It's a hot summer day in 1933 in South Philly, where 12-year old Gennaro lives with his widowed mom and his ailing grandpa, who sits outside holding tight to his last quarter, which he's ... See full summary »
Mary Elizabeth Mastrantonio,
Frank Keller is a New York detective investigating a case of a serial killer who finds the victims through the lonely hearts column in newspapers. Keller falls in love with Helen, the main suspect in the case.Written by
Sami Al-Taher <firstname.lastname@example.org>
In one scene as Frank is getting out of bed, he is shown putting on his underwear. But as he gets up to pull them all the way up, you can tell that he already had them on before he got out of bed. You see the elastic band. See more »
Several scenes featuring Lorraine Bracco as Al Pacino's wife were cut before release and reinserted for the film television premiere. These additions were all included on the Universal Thrillers VHS edition of the film. They are as follows: 1) Frank sees a suspicious man on the street and calls for back-up from a nearby pay phone. It is revealed that this man is a personal bodyguard for a child at a nearby school. Parts of this scene were included in the original theatrical trailer. 2) The complete scene with Lorraine Bracco in which she pleads with Frank to stop bothering her and her husband. She also reveals that she is pregnant. 3) Frank comes home to his apartment and is surprised by his father, played by William Hickey, who is already in the apartment. His father tells him about an old partner who just passed away. See more »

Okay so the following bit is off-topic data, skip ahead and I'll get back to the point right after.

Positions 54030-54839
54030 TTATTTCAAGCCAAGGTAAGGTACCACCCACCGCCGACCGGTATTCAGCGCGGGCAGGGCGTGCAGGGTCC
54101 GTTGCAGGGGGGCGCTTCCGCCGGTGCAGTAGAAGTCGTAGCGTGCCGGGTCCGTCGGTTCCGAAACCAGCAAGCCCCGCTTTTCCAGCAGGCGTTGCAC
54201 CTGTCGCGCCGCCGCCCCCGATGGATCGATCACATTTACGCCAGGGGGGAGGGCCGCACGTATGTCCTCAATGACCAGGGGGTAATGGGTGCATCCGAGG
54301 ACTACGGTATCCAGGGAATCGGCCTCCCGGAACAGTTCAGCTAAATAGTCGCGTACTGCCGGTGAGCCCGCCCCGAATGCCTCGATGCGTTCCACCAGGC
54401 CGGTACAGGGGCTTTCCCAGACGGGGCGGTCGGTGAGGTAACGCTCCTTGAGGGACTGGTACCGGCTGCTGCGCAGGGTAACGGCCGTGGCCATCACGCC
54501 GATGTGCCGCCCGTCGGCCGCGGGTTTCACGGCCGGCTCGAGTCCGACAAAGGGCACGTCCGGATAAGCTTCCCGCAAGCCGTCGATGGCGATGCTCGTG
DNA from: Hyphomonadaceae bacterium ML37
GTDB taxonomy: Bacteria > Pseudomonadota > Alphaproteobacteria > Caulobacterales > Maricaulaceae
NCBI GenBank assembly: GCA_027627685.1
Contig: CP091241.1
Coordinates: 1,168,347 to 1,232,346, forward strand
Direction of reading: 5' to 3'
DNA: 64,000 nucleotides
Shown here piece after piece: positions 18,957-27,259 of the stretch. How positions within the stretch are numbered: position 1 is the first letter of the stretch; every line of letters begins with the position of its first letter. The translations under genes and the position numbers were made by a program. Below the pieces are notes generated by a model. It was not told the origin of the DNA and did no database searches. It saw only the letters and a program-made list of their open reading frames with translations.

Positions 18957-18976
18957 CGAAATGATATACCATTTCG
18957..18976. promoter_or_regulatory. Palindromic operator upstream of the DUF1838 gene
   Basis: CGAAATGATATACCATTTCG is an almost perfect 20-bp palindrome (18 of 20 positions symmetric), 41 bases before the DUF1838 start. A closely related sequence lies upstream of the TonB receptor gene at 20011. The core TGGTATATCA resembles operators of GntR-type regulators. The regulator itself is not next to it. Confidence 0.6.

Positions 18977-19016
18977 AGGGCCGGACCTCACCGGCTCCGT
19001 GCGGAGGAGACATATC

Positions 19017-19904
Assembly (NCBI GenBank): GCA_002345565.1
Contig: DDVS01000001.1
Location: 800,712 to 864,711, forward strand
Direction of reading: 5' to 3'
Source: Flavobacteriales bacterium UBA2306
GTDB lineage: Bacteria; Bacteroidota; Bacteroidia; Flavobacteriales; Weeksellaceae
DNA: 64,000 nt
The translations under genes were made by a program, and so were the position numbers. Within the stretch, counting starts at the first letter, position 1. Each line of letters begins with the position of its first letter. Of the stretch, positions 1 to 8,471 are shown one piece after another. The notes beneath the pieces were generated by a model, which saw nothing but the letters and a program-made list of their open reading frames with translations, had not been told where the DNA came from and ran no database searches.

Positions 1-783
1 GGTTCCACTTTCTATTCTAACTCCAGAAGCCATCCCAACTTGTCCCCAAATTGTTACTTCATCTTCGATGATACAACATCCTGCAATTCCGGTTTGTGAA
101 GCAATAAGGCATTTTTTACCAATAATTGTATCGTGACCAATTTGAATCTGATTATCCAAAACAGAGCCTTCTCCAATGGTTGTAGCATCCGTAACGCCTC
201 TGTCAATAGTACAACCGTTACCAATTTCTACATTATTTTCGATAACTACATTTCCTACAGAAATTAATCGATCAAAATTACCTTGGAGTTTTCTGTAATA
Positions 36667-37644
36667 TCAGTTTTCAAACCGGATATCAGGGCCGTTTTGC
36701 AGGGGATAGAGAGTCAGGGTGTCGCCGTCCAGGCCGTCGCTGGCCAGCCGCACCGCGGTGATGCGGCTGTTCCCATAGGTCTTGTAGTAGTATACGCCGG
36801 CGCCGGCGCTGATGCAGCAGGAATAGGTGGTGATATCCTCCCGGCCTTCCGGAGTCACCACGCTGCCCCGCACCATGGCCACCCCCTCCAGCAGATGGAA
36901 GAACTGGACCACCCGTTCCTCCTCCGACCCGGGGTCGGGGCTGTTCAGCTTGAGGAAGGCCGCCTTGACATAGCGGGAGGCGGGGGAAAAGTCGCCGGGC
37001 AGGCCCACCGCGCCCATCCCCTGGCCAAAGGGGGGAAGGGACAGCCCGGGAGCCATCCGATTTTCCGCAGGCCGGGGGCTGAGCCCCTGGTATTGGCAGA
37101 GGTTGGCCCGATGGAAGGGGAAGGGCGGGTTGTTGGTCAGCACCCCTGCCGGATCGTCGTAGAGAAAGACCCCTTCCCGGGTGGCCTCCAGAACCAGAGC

Some of my friends thought this is one of those films that is great the first time you see it, but diminishes after that because the heavy suspense questions have been answered. However, Al Pacino, Ellen Barkin and John Goodman are all so entertaining to watch that I've always enjoyed this film no matter how many times I've seen it.
The suspense is what this film is all about, but I am fascinated with these actors, including supporting performances by Michael Rooker and William Hickey. Although her looks are a little hard and her mouth way too profane for my tastes, Barkin never looked better and sexier. That Pacino's character, "Detective Frank Keller" would fall for her is understandable, especially know what part of his anatomy is doing the "talking." However, adultery, once again is excused in this film along with other not-so-moral acts so this isn't a film you want to show to your church group. All three of the leads are very weak, ethically-speaking.
The fact that this film can go on for almost two hours with very little action and still keep you riveted to your seat speaks highly of its entertainment value. Why critics knocked it so much, I don't know. Hey, it's good entertainment. What more do you want?
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